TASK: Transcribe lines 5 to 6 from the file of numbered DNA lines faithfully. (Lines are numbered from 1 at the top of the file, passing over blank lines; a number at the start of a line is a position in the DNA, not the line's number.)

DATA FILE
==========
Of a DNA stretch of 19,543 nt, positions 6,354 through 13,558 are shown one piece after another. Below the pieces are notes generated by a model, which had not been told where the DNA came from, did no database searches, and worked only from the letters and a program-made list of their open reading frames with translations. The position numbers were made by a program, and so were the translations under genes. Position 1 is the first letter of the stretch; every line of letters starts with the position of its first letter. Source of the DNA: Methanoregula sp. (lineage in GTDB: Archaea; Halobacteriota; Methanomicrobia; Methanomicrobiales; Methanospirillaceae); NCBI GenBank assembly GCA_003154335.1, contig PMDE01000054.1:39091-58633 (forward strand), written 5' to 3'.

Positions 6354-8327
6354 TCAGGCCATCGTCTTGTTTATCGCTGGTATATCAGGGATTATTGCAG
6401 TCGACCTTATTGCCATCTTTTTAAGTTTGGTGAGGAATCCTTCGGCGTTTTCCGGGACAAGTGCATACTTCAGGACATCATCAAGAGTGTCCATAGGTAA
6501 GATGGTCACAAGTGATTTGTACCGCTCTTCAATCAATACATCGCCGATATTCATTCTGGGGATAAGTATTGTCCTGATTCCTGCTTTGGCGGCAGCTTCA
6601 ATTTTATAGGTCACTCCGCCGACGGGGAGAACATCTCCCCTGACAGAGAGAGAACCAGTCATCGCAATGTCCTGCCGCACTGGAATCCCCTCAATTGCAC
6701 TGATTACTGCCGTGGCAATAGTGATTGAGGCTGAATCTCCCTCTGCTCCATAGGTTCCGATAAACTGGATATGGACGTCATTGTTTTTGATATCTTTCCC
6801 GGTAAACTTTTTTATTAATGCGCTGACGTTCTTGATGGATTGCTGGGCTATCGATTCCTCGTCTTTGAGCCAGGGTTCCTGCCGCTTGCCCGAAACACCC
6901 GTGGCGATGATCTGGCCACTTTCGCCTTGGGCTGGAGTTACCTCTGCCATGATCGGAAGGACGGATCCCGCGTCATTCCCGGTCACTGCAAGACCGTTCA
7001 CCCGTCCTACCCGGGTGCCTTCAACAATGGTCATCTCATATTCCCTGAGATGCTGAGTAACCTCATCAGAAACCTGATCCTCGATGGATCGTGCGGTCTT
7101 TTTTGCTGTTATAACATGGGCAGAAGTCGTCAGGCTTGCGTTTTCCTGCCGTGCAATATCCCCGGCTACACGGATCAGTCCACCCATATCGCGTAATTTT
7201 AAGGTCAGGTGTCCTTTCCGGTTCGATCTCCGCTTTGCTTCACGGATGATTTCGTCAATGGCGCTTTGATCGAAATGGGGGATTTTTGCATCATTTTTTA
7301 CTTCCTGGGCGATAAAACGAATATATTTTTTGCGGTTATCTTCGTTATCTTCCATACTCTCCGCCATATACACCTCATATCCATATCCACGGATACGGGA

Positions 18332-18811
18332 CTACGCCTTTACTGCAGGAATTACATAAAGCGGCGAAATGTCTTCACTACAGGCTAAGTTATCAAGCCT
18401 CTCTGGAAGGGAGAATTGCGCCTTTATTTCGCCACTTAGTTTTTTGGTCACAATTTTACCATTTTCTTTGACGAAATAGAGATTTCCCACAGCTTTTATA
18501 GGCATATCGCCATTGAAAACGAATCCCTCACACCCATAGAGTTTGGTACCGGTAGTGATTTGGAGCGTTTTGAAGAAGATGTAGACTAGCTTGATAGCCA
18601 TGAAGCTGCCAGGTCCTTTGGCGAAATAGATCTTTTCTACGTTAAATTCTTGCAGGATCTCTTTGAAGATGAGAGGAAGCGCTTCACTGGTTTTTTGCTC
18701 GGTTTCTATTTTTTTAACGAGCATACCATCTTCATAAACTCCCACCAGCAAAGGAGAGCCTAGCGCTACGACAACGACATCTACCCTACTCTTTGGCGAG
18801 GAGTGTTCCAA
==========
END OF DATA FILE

6501 GATGGTCACAAGTGATTTGTACCGCTCTTCAATCAATACATCGCCGATATTCATTCTGGGGATAAGTATTGTCCTGATTCCTGCTTTGGCGGCAGCTTCA
6601 ATTTTATAGGTCACTCCGCCGACGGGGAGAACATCTCCCCTGACAGAGAGAGAACCAGTCATCGCAATGTCCTGCCGCACTGGAATCCCCTCAATTGCAC